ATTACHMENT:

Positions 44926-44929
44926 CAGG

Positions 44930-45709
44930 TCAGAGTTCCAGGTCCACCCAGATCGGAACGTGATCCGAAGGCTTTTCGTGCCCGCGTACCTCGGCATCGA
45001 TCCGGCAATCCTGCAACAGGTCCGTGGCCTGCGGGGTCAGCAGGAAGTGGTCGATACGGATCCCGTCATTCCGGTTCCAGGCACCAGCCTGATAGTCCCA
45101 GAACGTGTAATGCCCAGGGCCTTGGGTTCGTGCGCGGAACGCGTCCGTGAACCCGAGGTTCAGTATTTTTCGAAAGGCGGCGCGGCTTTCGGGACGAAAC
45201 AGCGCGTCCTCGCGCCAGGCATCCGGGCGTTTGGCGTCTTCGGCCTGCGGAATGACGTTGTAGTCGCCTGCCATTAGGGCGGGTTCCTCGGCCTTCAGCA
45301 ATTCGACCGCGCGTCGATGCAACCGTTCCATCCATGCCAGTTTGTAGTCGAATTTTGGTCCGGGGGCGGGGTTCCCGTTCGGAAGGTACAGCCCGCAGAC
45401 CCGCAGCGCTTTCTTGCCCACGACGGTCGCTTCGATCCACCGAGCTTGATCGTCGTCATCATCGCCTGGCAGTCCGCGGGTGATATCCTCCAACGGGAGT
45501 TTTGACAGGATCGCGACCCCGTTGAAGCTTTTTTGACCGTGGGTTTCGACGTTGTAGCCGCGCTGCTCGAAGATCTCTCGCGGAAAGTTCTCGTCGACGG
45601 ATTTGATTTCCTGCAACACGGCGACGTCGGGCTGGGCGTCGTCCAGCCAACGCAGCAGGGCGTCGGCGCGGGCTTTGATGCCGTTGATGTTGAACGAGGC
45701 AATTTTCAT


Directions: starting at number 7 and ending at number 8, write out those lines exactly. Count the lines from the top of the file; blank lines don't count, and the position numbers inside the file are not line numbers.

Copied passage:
45201 AGCGCGTCCTCGCGCCAGGCATCCGGGCGTTTGGCGTCTTCGGCCTGCGGAATGACGTTGTAGTCGCCTGCCATTAGGGCGGGTTCCTCGGCCTTCAGCA
45301 ATTCGACCGCGCGTCGATGCAACCGTTCCATCCATGCCAGTTTGTAGTCGAATTTTGGTCCGGGGGCGGGGTTCCCGTTCGGAAGGTACAGCCCGCAGAC